The Supreme Court ruled MPs must have a say in triggering Article 50. But the opposition must unite to succeed. 

For a few minutes on Tuesday morning, the crowd in the Supreme Court listened as the verdict was read out. Parliament must have the right to authorise the triggering of Article 50. The devolved nations would not get a veto. 

There was a moment of silence. And then the opponents of hard Brexit hit the phones. 

For the Scottish government, the pro-Remain members of the Welsh Assembly and Sinn Féin in Northern Ireland, the victory was bittersweet. 

The ruling prompted Scotland’s First Minister, Nicola Sturgeon, to ask: “Is it better that we take our future into our own hands?”

Ever the pragmatist, though, Sturgeon has simultaneously released her Westminster attack dogs. 

Within minutes of the ruling, the SNP had vowed to put forward 50 amendments (see what they did there) to UK government legislation before Article 50 is enacted. 

This includes the demand for a Brexit white paper – shared by MPs from all parties – to a clause designed to prevent the UK reverting to World Trade Organisation rules if a deal is not agreed. 

But with Labour planning to approve the triggering of Article 50, can the SNP cause havoc with the government’s plans, or will it simply be a chorus of disapproval in the rest of Parliament’s ear?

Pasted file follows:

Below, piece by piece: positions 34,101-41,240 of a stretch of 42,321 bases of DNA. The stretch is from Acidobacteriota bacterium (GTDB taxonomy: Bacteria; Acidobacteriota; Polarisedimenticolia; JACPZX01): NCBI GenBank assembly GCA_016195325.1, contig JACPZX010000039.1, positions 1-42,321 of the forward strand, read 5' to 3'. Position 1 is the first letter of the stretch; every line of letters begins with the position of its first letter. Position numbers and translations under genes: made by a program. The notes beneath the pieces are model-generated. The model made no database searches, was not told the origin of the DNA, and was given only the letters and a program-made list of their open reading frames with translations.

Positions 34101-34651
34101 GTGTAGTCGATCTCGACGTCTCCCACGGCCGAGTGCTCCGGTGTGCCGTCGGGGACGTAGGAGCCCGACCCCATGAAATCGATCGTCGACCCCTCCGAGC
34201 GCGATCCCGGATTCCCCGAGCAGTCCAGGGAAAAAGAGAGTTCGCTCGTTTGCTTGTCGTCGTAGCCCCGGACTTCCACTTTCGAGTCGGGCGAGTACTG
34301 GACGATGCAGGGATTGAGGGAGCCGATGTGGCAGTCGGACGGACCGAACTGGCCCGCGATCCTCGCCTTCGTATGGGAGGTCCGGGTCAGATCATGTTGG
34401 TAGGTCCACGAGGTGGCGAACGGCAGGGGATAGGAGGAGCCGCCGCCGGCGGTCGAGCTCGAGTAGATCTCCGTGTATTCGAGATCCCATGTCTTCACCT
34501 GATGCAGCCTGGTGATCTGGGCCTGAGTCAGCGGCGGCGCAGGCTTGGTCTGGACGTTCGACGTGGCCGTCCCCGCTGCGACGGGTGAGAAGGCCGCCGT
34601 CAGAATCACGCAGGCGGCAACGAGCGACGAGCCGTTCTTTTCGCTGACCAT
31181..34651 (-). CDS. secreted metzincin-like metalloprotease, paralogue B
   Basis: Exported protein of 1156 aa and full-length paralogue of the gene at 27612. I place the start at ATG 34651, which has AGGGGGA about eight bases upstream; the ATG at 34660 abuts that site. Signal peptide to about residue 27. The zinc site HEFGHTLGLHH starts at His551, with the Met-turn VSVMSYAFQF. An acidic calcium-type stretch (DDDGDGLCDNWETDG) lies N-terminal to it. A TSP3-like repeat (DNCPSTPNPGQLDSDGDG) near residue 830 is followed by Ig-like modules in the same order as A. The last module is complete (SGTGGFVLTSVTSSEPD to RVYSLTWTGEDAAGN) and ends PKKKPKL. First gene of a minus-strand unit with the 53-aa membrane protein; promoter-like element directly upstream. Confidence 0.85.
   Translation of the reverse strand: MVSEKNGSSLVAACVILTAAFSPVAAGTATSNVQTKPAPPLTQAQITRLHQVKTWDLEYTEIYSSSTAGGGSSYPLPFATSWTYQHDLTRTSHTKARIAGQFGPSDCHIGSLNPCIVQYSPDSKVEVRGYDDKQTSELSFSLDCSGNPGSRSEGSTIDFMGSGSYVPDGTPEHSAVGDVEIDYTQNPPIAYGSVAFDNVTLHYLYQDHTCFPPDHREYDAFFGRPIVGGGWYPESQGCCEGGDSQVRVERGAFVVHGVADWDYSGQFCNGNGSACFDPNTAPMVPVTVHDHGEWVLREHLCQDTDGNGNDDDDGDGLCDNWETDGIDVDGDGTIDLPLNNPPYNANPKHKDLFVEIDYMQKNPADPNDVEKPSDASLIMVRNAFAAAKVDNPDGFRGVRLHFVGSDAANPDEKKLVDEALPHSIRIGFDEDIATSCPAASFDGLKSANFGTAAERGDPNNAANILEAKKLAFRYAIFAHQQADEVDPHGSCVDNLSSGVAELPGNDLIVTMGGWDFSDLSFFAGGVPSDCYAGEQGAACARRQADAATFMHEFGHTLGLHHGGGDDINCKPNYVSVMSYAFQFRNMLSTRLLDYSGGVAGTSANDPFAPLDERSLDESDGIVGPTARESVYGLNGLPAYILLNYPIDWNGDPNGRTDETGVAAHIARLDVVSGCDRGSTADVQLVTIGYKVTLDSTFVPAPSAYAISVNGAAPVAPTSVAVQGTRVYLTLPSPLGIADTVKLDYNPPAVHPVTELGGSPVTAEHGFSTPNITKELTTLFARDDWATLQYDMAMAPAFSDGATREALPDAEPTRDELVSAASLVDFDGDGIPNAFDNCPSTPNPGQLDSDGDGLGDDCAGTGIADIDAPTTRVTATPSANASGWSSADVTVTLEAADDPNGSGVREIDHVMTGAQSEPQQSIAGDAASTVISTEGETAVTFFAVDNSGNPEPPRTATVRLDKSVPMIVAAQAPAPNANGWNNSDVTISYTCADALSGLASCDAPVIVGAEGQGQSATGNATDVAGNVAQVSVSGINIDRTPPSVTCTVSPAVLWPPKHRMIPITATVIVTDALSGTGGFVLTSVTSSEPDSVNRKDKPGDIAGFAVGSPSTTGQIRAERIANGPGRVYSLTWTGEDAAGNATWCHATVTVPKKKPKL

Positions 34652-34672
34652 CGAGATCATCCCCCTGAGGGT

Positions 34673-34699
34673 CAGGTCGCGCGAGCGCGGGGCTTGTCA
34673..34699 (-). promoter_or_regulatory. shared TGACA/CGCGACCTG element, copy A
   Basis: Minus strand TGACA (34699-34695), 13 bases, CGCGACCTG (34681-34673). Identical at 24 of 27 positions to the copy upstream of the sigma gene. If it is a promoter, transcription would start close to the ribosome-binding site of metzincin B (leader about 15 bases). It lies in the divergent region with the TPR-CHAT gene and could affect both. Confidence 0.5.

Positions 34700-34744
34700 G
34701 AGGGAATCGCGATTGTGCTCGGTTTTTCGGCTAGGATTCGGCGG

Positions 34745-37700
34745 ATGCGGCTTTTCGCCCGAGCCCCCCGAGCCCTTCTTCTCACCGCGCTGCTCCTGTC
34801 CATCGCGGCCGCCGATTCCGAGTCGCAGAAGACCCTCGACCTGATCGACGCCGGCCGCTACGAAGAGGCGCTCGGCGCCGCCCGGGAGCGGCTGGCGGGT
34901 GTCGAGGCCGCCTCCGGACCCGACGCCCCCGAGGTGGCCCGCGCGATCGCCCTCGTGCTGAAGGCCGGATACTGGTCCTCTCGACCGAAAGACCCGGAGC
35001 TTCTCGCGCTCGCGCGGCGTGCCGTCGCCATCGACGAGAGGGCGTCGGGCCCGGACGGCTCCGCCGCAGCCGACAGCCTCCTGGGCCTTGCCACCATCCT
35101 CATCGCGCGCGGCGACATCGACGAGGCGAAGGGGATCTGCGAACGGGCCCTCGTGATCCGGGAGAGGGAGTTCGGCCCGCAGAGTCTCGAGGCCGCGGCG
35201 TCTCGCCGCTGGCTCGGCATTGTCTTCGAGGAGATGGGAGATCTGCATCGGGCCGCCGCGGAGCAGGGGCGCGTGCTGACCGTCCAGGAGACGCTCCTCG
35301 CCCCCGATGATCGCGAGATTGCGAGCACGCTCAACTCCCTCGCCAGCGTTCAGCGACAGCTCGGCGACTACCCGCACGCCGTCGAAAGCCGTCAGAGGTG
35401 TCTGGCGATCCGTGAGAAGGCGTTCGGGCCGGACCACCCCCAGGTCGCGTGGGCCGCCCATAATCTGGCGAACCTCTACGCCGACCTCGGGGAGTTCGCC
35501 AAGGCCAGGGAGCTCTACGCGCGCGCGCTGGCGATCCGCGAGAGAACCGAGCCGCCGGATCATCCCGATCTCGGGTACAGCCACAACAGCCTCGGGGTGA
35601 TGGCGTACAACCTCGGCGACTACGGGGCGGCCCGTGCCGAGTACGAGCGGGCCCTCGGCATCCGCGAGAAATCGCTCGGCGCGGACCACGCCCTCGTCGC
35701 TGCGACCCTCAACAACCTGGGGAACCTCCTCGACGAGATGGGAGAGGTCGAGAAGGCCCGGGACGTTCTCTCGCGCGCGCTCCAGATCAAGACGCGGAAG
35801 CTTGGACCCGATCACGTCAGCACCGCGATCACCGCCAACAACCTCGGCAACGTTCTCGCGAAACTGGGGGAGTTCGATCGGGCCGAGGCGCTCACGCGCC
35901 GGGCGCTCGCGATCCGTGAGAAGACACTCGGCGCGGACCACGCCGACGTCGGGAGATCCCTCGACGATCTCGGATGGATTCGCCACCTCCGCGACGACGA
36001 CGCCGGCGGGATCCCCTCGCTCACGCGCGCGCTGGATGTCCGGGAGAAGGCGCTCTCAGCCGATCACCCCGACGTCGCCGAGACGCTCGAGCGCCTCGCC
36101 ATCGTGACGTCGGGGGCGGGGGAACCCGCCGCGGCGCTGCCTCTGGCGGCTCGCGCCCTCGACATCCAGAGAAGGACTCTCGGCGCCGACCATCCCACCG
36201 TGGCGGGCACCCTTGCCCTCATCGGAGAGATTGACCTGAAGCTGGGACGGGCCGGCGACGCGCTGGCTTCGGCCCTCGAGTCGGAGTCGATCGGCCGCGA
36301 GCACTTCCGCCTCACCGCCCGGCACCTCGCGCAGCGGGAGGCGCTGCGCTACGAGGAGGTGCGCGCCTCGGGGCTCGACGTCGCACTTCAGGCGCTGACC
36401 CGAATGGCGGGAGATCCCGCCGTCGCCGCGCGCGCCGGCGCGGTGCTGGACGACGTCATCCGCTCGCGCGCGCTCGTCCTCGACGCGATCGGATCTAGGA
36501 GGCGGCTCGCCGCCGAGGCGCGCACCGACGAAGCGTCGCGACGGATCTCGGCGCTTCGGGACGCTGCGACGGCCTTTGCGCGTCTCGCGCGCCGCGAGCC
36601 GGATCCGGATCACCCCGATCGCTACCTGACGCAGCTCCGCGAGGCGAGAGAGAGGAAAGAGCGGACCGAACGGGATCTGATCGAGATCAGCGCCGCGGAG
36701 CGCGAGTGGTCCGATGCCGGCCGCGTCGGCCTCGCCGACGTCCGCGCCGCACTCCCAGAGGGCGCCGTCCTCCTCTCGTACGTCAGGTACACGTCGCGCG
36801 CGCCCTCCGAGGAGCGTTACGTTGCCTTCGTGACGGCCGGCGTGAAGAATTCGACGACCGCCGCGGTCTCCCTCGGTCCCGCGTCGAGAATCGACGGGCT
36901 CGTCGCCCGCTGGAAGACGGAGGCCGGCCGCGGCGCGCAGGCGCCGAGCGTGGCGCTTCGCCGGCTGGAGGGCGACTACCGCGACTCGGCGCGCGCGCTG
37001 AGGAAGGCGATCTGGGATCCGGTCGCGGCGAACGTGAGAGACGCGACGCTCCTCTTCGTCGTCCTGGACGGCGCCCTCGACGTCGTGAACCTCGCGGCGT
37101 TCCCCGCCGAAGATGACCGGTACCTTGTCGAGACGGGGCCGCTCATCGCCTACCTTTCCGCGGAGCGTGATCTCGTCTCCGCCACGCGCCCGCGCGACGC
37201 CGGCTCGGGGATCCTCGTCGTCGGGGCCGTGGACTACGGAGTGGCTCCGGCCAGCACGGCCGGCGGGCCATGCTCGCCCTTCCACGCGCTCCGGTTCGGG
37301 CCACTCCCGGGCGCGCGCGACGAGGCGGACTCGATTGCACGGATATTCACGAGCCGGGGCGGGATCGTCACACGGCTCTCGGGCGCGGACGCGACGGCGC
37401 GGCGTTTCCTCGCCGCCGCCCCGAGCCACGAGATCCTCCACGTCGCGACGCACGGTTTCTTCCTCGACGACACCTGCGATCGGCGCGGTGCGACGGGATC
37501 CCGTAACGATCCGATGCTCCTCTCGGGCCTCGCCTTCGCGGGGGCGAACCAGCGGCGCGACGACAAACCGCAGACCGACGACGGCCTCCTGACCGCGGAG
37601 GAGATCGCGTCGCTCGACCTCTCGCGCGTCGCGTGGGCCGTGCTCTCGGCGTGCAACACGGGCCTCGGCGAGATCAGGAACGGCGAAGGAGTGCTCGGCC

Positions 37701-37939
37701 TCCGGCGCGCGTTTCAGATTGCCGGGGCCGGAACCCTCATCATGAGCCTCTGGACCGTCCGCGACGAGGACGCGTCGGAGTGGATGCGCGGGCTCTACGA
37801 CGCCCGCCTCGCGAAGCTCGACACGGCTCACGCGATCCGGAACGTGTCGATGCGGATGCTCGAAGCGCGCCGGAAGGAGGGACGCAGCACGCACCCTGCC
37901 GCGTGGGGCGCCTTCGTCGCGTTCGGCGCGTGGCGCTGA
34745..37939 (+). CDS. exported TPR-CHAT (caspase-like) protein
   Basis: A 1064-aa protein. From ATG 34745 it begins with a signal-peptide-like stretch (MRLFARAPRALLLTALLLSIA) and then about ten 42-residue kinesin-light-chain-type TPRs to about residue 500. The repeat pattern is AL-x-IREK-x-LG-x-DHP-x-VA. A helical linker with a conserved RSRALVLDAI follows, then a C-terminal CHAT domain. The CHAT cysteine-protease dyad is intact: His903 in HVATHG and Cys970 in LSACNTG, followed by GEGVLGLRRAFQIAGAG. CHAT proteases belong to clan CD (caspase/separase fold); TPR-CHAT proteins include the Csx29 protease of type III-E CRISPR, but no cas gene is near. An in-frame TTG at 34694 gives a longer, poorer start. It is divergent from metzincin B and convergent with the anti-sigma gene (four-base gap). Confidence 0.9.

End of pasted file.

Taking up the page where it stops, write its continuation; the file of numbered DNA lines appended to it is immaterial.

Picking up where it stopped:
The SNP can expect some support. Individual SNP MPs have already successfully worked with Labour MPs on issues such as benefit cuts. Pro-Remain Labour backbenchers opposed to Article 50 will not rule out “holding hands with the devil to cross the bridge”, as one insider put it. The sole Green MP, Caroline Lucas, will consider backing SNP amendments she agrees with as well as tabling her own. 

But meanwhile, other opposition parties are seeking their own amendments. Jeremy Corbyn said Labour will seek amendments to stop the Conservatives turning the UK “into a bargain basement tax haven” and is demanding tariff-free access to the EU. 

Separately, the Liberal Democrats are seeking three main amendments – single market membership, rights for EU nationals and a referendum on the deal, which is a “red line”.

Meanwhile, pro-Remain Tory backbenchers are watching their leadership closely to decide how far to stray from the party line. 

But if the Article 50 ruling has woken Parliament up, the initial reaction has been chaotic rather than collaborative. Despite the Lib Dems’ position as the most UK-wide anti-Brexit voice, neither the SNP nor Labour managed to co-ordinate with them. 

Indeed, the Lib Dems look set to vote against Labour’s tariff-free amendment on the grounds it is not good enough, while expecting Labour to vote against their demand of membership of the single market. 

The question for all opposition parties is whether they can find enough amendments to agree on to force the government onto the defensive. Otherwise, this defeat for the government is hardly a defeat at all. 

 

Julia Rampen is the editor of The Staggers, The New Statesman's online rolling politics blog. She was previously deputy editor at Mirror Money Online and has worked as a financial journalist for several trade magazines.